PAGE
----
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Use of health services

Good outcomes for young people rely on youth friendly health services – from community based health promotion through to NHS inpatient care.

Around two thirds of year 10 pupils had visited the doctors in the last six months

Transition from children’s to adult services

Increasing numbers of children with longterm conditions are surviving into adulthood because of improved healthcare, and research has demonstrated a steady increase in the number of children living into adulthood with a life-limiting condition (Fraser et al, 2012).

Only 24% of YP transition from CAMHS to AMHSAdolescence is a time of moving to independent use of healthcare. Successful management of ongoing conditions can reduce the need for emergency care and improve outcomes. Continuity of care is vital in longterm conditions such as diabetes, kidney disease and epilepsy as well as mental health (Royal College of Nursing, 2004; Singh, 2009; Allen et al, 2010; Brodie et al, 2011; Joint Commissioning Panel for Mental Health, 2012; Hepburn et al, 2015). Good transition programmes have been shown to result in statistically significant improvements in young people’s health outcomes (Crowley et al, 2011).

Up to half of under 25s disengage from adult mental health services on transition from services for children and young people.	However, there are very few data on young people’s journeys through the transition from child services to adult services. A CQC report on children’s transition to adult health services reported only a quarter of young people in child and adolescent mental health services transitioned to adult services at 18. Of thus, up to half then disengage from adult services. (Care Quality Commission, 2019).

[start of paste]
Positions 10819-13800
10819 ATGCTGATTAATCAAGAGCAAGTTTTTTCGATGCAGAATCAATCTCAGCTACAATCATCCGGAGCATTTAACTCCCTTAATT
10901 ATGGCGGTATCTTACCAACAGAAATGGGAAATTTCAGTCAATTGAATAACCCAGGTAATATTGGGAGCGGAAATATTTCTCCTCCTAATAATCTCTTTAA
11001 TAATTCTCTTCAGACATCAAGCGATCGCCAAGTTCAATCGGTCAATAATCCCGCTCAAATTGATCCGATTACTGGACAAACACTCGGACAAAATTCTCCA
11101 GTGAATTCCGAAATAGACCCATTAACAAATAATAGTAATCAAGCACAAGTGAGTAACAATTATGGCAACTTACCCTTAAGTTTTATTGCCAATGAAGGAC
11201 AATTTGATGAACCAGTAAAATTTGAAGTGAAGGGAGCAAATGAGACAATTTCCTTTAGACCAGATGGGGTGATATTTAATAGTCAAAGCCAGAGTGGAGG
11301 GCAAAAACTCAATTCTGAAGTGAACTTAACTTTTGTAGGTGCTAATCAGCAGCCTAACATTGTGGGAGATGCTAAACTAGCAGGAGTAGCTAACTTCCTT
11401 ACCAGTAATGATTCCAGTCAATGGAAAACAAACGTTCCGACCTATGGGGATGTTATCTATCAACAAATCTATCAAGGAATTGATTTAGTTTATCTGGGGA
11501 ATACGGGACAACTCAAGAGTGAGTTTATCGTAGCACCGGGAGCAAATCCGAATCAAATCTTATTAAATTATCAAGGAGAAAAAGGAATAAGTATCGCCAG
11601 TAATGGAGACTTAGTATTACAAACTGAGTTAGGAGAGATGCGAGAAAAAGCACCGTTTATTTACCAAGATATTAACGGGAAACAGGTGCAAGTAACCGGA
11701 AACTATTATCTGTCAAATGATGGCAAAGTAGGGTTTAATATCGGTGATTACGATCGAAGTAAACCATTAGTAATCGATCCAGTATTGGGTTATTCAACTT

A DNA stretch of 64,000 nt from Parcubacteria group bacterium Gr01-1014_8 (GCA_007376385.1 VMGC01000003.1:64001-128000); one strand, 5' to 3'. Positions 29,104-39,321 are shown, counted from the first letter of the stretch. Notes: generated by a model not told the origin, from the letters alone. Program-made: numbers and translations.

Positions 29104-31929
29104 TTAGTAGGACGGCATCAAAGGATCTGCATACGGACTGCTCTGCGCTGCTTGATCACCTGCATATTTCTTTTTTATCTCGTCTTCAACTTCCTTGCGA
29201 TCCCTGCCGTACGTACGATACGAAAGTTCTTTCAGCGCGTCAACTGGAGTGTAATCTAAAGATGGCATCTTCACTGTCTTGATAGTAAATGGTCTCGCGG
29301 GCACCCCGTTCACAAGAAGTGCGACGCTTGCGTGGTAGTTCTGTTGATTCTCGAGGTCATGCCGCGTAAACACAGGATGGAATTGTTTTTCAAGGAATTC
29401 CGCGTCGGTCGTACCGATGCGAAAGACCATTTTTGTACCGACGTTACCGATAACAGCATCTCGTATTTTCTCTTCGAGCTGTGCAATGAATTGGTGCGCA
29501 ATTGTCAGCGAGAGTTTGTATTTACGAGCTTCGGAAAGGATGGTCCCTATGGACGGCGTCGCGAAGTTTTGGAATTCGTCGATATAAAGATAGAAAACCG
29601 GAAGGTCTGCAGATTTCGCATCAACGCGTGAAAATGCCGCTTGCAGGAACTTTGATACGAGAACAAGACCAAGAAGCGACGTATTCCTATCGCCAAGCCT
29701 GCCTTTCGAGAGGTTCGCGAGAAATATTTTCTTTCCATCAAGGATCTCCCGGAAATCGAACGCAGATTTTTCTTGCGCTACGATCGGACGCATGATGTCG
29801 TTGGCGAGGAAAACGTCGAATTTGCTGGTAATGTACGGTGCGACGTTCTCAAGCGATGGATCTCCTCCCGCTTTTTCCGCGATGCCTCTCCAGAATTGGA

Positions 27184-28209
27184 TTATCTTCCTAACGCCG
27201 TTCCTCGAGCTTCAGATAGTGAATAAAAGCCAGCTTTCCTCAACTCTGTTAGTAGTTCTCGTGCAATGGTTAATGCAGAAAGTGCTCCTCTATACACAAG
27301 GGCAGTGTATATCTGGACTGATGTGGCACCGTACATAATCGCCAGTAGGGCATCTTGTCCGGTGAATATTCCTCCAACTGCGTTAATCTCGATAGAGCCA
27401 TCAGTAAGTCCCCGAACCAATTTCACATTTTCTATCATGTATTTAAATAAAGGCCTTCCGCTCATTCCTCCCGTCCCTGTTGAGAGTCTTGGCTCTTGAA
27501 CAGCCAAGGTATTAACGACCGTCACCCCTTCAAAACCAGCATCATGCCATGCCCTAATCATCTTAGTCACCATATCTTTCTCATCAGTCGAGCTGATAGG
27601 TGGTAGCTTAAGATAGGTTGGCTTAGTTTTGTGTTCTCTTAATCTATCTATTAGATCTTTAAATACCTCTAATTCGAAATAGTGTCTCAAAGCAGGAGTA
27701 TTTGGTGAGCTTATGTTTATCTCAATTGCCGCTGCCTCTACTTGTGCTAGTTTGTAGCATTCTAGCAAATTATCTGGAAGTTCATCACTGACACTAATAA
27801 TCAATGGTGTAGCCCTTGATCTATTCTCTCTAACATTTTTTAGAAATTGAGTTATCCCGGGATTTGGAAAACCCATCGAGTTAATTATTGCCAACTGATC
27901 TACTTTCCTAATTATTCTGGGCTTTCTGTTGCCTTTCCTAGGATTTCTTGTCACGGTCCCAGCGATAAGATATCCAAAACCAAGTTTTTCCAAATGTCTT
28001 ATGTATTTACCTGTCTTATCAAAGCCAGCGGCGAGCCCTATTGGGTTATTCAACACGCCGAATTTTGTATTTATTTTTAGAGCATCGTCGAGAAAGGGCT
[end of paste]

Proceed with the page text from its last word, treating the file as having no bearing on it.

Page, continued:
Transition to adult services is also less than satisfactory for a range of physical health conditions. Chart 7.10 presents the CQC table summarising current gaps in transition services for cancer, epilepsy, and autism in addition to mental health. 


There’s room to improve the provision of child to adult transition services

Evidence is growing that elements of successful transition programmes are patient education and specific transition clinics (Crowley et al, 2011). Northumbria Healthcare NHS Foundation Trust and Newcastle University recently completed a five year programme of research on transition (Colver et al, 2019). The team concluded that key elements of good transition programmes included commitment from senior providers and commissioners, trust-wide approaches to transitional health care, joint work between adults’ clinicians, children’s clinicians and general practitioners in planning transition procedures, appropriate parental involvement, specific promotion of young people’s confidence in managing their own health, and opportunities to meet the adult team before transfer.

All data correct as of 1st November 2021